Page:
Learn to Read a Credit Report

Have you ever read your credit report? Okay, have you read it and understood what is contained on its pages? If not, continue reading to gain an understanding of how to read your credit history and to understand certain terms, such as "charge-offs" and "inquiries," which may be included on your report.

You may be wondering why it is important to review your credit report. The reason is that it is the key to your financial success! Everything you do financially will hinge upon your credit score. (Unless you are independently wealthy, of course!) Therefore, it is vitally important that you understand what is contained on your credit report.

So, the first step is to obtain a copy of your credit report. You can do this by contacting one of the three major credit reporting agencies (Equifax, Experian, or TransUnion) to request a copy. These credit reporting bureaus are legally required to provide you with one free copy of your credit report once every year, upon your request. Alternately, you can contact Annual Credit Report at (877) 322-8228 to obtain a copy of your credit report.

Reading a credit report can be confusing to say the least. So, let's take some of the mystery out of this process. A credit report is broken up into several different sections. These sections pertain to identifying information, credit history, public records, and inquiries, and should be readily identifiable on your credit report by their title or heading.

Normally, the first section you will come to deals with "identifying information." This section pertains to personal information such as your name, address (both current and previous), and date of birth. You will need to check this section for accuracy. Make sure that all the information is listed correctly, even down to zip codes of previous addresses. Believe it or not, something as small as an incorrect zip code can have lasting effects on your credit history and your ability to obtain a loan!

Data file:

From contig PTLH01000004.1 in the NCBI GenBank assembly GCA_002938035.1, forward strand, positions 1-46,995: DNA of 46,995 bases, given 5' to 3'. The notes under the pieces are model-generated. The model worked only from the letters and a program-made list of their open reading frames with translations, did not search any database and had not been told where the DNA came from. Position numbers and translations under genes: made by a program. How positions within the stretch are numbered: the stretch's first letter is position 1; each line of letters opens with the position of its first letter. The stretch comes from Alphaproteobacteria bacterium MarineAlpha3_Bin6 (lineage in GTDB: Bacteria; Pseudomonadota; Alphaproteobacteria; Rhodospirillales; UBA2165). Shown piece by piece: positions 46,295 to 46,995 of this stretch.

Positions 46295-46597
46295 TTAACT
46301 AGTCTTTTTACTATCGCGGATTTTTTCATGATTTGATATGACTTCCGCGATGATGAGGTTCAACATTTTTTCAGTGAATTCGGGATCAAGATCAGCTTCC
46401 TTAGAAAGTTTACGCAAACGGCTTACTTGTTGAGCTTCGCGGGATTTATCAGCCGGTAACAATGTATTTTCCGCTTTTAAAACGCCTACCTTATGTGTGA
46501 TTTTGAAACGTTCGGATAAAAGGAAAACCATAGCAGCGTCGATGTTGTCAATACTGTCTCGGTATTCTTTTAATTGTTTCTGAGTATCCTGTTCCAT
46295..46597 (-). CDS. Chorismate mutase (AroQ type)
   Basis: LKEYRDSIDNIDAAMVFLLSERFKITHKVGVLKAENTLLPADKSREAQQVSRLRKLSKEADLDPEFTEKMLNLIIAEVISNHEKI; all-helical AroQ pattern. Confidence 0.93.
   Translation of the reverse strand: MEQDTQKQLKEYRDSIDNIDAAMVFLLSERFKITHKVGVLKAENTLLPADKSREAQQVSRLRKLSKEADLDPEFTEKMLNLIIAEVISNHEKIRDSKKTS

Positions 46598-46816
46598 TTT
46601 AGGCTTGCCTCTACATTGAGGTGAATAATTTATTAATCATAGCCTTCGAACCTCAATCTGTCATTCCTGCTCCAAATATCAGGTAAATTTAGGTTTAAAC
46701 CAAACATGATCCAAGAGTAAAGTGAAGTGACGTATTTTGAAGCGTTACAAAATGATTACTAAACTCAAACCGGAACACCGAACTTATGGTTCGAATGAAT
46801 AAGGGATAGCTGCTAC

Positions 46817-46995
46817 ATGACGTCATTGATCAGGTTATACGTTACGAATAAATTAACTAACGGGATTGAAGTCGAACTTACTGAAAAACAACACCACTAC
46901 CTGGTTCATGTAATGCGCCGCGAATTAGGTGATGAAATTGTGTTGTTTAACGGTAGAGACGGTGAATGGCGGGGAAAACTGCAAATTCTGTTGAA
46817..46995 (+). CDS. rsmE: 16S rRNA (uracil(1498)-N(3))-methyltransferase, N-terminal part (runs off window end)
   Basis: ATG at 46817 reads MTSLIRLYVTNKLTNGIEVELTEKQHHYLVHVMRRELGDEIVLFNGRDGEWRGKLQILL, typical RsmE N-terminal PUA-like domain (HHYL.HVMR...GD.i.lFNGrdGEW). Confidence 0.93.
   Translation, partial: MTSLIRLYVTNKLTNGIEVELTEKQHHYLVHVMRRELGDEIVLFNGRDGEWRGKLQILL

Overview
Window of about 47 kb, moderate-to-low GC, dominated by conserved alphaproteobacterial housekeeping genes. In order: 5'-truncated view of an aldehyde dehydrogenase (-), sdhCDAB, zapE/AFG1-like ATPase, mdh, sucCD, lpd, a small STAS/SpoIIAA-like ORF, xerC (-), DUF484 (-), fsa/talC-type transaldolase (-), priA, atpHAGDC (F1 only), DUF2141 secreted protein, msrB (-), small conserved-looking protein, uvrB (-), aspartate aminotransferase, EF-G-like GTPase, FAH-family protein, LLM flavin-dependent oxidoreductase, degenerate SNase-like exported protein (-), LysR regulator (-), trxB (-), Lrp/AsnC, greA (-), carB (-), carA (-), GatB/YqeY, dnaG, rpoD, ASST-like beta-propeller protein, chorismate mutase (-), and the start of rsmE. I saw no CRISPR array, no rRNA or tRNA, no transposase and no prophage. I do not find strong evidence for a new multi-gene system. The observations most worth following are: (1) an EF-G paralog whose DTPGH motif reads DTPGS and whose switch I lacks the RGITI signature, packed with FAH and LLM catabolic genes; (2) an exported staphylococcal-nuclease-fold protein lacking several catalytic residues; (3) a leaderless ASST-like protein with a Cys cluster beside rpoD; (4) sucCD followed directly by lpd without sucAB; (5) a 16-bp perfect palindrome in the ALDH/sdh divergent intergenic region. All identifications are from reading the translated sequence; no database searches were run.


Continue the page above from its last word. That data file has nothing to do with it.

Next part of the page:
The next section should pertain to your "credit history." This section will contain all the financial information that the credit bureau has on file for you. The items listed will report information such as what type of credit account (Is this a mortgage, car loan, credit card, etc.?), The amount owed (What is your balance?), Payment details (Are you behind? Do you pay on time?), and the current status of the account (Is this account current, paid in full, past due, charged off, etc.?).

Are you wondering what a "charge off" is? Having a charge off on your credit report means that a credit company has suspended the account and written off the debt. Once the credit company wrote the debt off, they likely passed the debt on to a collection agency. Once this has been done, the only way to remove the "black mark" from your credit history is to pay the debt in full.

The following section deals with "public records" and will report your financial discrepancies. Financial discrepancies can include court judgments and bankruptcies. Public records will drastically harm acceptance of any applications for credit which you submit. Therefore, it is best if this portion of the credit report is blank. Some people have worried that legal actions related to criminal convictions will be listed here. They are not. A credit history is used strictly for financial purposes.

Any time you or a credit company inquire as to your credit, such as requesting a copy of your credit history, the request will be shown in the inquiries section. Even though an occasional inquiry should not cause an issue for a credit company, numerous inquiries within a short period of time will raise red flags for credit companies. In light of this, it is wise not to have too many inquiries listed in this section.

The purpose of reviewing your credit report is to note any inaccurate or false information and work to get it revised. If you should find one or more mistakes on your credit history, you can write to the appropriate credit bureau and request that the information be corrected. Be sure to include any information or documentation you have which substantiates your claim. If you are successful in getting inaccurate or false information corrected, this will positively impact your credit score and this is, after all, the reason for taking the time to sit down and review your credit report.

Source by Mark C. Newman

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